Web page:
We want to visualize our predicted results on a dashboard. To learn more about Dashboards module, visit guide here.

from arcgis.apps.dashboard import SerialChart, add_column, add_row
from arcgis.apps.dashboard import Dashboard
from arcgis.apps.dashboard import SerialChart
chart = SerialChart(predicted_item,  #Create a serial chart
                    title="Forecast of PM2.5 for Janumary 2019") = "ds" #set category field

chart.category_axis.title = "datetime" #set title for x axis

chart.value_axis.title = "pm2.5" #set title for y axis

#set fields to visualize on y axis'y', line_color='#CB4335')'yhat', line_color='#2980B9')'yhat_upper', line_color='#CACFD2')'yhat_lower', line_color='#CACFD2')

chart.legend.visibility = True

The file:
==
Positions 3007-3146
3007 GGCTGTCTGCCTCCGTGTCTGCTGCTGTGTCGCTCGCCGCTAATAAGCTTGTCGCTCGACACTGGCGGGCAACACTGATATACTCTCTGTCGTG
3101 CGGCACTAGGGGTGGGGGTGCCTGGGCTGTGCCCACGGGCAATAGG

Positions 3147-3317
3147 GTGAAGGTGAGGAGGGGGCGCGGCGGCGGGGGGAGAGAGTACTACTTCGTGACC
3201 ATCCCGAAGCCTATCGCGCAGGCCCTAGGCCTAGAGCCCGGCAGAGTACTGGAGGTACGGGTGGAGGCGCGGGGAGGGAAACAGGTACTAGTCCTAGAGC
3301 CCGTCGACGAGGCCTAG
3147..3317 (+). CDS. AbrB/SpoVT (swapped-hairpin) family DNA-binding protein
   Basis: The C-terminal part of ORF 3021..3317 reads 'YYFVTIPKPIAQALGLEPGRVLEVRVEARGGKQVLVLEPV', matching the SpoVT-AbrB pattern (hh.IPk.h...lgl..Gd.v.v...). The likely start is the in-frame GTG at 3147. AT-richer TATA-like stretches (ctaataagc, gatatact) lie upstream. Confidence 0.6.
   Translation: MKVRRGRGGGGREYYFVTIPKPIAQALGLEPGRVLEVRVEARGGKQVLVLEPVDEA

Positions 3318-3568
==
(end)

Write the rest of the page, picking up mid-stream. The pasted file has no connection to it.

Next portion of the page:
chart.legend.placement = "side"
chart.category_axis.minimum_period = 'hours' = False = True = True
agol_gis = GIS('home')
dashboard = Dashboard() #creates a Dashboard object
dashboard.layout = add_row([a_chart]) #adds one chat to the Dashboard'pm2.5_dashboard_2019_jan',  #publishes the dashboard to the portal
Dashboard by api_data_owner
Last Modified: December 02, 2020
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In this notebook, we learnt how to use spark with geoanalytics server in order to carry out distributed computation of big data analysis.